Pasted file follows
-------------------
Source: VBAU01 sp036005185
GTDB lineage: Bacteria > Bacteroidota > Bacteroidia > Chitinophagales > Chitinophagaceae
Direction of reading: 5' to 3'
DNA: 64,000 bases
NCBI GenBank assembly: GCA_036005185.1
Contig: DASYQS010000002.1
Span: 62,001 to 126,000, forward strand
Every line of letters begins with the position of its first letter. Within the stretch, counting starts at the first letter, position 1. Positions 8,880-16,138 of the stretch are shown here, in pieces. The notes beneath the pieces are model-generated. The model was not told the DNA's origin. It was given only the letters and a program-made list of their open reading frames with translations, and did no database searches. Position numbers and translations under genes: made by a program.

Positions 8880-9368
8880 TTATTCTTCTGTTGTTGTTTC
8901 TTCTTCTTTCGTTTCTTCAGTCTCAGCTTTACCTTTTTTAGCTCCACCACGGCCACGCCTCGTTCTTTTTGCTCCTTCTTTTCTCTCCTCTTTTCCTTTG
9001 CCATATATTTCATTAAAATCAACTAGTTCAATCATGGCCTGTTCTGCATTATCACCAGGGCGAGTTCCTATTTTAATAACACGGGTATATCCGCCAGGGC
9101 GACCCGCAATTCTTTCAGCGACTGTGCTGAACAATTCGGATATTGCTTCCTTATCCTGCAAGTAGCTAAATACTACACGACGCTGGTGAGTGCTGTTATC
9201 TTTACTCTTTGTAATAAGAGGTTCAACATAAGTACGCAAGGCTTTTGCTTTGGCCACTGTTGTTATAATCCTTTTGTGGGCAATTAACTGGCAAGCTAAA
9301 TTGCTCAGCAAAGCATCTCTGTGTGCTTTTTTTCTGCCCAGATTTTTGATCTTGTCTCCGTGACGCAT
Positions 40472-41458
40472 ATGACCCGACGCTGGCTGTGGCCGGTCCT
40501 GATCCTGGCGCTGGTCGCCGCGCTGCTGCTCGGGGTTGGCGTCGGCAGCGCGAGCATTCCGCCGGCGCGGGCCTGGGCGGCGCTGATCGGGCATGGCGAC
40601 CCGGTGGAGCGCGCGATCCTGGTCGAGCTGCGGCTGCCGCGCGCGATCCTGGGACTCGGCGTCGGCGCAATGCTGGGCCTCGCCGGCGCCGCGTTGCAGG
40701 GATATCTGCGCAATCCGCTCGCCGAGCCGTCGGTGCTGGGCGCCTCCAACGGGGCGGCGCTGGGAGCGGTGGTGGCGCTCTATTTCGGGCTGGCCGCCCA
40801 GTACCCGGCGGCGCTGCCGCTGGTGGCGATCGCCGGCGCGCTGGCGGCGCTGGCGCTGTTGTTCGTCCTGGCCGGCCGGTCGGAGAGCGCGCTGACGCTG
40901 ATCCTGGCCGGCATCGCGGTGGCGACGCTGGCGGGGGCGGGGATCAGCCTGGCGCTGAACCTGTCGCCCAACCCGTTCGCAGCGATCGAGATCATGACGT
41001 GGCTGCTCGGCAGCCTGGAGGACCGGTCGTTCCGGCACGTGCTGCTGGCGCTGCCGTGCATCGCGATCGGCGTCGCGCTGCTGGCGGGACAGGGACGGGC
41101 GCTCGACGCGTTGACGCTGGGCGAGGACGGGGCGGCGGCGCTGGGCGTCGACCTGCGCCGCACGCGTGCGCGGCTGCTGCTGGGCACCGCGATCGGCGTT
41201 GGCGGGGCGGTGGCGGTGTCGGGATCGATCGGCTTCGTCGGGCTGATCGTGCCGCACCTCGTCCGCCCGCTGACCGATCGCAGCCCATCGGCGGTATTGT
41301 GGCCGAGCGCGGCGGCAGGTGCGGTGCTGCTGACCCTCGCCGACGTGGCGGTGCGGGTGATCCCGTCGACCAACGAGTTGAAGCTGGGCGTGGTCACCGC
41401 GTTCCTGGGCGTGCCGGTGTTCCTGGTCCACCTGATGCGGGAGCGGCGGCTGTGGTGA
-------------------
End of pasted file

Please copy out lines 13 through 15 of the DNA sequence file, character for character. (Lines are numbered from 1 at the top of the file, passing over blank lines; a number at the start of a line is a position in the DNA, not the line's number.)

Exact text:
9101 GACCCGCAATTCTTTCAGCGACTGTGCTGAACAATTCGGATATTGCTTCCTTATCCTGCAAGTAGCTAAATACTACACGACGCTGGTGAGTGCTGTTATC
9201 TTTACTCTTTGTAATAAGAGGTTCAACATAAGTACGCAAGGCTTTTGCTTTGGCCACTGTTGTTATAATCCTTTTGTGGGCAATTAACTGGCAAGCTAAA
9301 TTGCTCAGCAAAGCATCTCTGTGTGCTTTTTTTCTGCCCAGATTTTTGATCTTGTCTCCGTGACGCAT